Here the program flows from one step to the next in strict
Here the program reaches a decision point and if the result
of the test is true then the program performs the instructions
in Path 1, and if false it performs the actions in
Path 2. This is also known as a conditional
construct because the program flow is dependent on the result
of a test condition.
In this construct the program steps are repeated continuously
until some test condition is reached, at which point control
then flows past the loop into the next piece of program logic.
Here the program performs an identical sequence of actions
several times. For convenience these common actions are placed
in a module, which is a kind of mini-program which can be executed
from within the main program. Other names for such a module are:
sub-routine, procedure or function.
Along with these structures programs also need a few more features to make them useful:
Once you understand those concepts and how a particular programming language implements them then you can write a program in that language.
We already said that programming was the art of making a computer do what you want, but what is a program?
In fact there are two distinct concepts of a program. The first is the one perceived by the user - an executable file that is installed and can be run repeatedly to perform a task. For example users speak of running their "word processor program". The other concept is the program as seen by the programmer, this is the text file of instructions to the computer, written in some programming language, that can be translated into an executable file. So when you talk about a program always be clear about which concept you mean.
Basically a programmer writes a program in a high level language which is interpreted into the bytes that the computer understands. In technical speak the programmer generates source code and the interpreter generates object code. Sometimes object code has other names like: P-Code, binary code or machine code.
The translator has a couple of names, one being the interpreter and the other being the compiler. These terms actually refer to two different techniques of generating object code from source code. It used to be the case that compilers produced object code that could be run on its own (an executable file - another term) whereas an interpreter had to be present to run its program as it went along. The difference between these terms is now blurring however since some compilers now require interpreters to be present to do a final conversion and some interpreters simply compile their source code into temporary object code and then execute it.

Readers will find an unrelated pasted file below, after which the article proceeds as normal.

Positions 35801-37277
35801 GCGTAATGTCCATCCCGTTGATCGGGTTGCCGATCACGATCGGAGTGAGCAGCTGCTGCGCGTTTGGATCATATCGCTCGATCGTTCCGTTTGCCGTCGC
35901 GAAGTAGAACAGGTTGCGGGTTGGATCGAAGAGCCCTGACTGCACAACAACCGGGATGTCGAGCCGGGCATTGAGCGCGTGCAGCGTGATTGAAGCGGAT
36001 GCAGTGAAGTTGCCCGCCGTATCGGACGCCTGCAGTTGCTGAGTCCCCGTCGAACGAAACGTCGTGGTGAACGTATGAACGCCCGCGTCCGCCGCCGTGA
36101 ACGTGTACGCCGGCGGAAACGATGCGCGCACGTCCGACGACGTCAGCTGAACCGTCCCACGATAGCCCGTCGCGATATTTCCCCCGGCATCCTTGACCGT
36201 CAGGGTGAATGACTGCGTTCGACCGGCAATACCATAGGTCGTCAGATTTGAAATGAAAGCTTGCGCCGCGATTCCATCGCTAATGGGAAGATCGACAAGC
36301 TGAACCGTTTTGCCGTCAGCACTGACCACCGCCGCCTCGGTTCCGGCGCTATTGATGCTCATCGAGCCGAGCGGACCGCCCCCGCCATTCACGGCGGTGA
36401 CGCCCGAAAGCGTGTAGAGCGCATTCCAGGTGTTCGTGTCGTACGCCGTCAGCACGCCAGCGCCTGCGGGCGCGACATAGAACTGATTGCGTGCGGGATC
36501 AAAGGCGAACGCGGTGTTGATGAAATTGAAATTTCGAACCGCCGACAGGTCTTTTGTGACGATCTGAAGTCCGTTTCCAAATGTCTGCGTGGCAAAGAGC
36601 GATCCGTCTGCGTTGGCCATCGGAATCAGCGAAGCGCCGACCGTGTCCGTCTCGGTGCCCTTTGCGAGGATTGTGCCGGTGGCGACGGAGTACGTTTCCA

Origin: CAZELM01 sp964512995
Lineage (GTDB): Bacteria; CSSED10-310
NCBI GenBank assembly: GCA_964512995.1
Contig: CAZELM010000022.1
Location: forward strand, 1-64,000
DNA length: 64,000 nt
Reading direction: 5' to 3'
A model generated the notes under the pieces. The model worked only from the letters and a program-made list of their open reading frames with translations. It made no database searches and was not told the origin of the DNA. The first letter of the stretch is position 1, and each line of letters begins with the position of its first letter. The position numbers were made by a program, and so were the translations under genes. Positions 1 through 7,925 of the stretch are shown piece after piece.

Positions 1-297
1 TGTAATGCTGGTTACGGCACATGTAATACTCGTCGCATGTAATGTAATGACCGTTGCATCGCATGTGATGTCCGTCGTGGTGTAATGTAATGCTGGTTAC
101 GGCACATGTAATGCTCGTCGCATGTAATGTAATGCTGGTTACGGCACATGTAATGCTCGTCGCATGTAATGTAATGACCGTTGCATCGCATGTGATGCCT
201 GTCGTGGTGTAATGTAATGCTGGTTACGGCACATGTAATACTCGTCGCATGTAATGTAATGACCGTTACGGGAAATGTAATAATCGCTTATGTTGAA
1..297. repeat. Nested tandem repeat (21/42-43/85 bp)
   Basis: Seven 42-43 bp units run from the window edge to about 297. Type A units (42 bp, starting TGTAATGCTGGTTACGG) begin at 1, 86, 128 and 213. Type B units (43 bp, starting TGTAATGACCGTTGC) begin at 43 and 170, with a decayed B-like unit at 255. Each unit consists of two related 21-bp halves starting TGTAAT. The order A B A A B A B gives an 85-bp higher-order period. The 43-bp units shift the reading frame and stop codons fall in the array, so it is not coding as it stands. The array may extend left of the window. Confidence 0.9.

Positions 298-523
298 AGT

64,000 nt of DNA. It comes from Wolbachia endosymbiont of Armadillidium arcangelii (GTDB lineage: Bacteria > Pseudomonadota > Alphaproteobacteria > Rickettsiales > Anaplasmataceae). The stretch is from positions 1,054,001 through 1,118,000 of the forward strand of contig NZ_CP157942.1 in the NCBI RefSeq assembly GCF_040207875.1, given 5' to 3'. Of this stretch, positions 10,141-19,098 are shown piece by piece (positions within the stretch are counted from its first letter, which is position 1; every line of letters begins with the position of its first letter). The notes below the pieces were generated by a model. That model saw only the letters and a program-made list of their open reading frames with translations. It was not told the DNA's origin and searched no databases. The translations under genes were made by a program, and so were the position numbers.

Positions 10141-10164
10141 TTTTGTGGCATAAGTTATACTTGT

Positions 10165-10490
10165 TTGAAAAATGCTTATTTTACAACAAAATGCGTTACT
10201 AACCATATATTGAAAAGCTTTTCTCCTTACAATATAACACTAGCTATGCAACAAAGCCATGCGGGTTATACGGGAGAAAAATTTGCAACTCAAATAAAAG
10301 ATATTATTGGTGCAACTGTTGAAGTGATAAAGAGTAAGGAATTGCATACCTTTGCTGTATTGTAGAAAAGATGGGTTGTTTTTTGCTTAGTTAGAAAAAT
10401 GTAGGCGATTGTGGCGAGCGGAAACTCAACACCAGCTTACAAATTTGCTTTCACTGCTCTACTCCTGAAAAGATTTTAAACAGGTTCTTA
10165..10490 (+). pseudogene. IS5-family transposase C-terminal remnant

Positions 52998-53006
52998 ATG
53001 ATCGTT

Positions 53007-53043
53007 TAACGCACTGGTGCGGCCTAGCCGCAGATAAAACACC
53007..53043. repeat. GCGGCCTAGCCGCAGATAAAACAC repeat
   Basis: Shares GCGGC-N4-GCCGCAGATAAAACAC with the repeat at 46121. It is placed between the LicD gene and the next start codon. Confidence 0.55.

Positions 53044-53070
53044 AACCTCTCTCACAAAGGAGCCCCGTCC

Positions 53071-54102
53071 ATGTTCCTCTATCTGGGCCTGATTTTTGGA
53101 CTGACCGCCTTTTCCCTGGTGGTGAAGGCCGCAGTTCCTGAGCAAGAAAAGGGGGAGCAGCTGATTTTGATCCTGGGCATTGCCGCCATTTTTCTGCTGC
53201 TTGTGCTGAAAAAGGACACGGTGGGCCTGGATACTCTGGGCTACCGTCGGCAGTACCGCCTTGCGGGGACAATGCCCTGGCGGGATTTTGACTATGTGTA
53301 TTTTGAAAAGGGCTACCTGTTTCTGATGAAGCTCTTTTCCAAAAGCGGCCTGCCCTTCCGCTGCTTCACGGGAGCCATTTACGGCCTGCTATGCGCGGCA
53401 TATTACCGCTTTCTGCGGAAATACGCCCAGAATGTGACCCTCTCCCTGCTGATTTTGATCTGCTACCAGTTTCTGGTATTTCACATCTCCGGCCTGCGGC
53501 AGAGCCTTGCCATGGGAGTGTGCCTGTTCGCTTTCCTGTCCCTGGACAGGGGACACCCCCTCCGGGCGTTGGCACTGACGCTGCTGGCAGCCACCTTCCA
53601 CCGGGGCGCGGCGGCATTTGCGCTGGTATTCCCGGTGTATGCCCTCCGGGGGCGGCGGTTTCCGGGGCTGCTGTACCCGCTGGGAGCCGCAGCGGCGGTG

From our perspective it makes no real difference, we write source code and use a tool to allow the computer to read, translate and execute it.
The exact structure of a program depends on the programming language and the environment that you run it on. However there are some general principles:
Most programs follow one of two structures:
These are typically started from a command line (or
automatically via a scheduler utility) and tend to follow a
That is, the program will typically start off by setting its internal state, perhaps setting totals to zero, opening the needed files etc. Once it is ready to start work it will read data either from the user by displaying prompts on a screen or from a data file. Most commonly a combination is used whereby the user provides the name of the data file and the real data is read from the file. Then the program does the actual data processing involving math or data conversion or whatever. Finally the results are produced, either to a screen display or, perhaps, by writing them back to a file.
All the programs we write in the early parts of this tutorial will be batch style programs.
Most systems with a Graphical User Interface or GUI (eg. Microsoft Windows or MacOS) and embedded control systems - like your Microwave, camera etc. are event driven. That is the operating system sends events to the program and the program responds to these as they arrive. Events can include things a user does - like clicking the mouse or pressing a key - or things that the system itself does like updating the clock or refreshing the screen.
Event driven programs generally look like:
In this configuration the program again starts off by setting up its internal state, but then control is handed off to the event loop - which is usually provided by the operating environment (sometimes referred to as the runtime). The program then waits for the event loop to detect user actions which it translates to events. These events are sent to the program to deal with one at a time. Eventually the user will perform an action that terminates the program, at which point an Exit Event will be created and sent to the program.
We look at event loops and event driven programming in the "Advanced Topics" section and again in the GUI programming topic.
|Points to remember|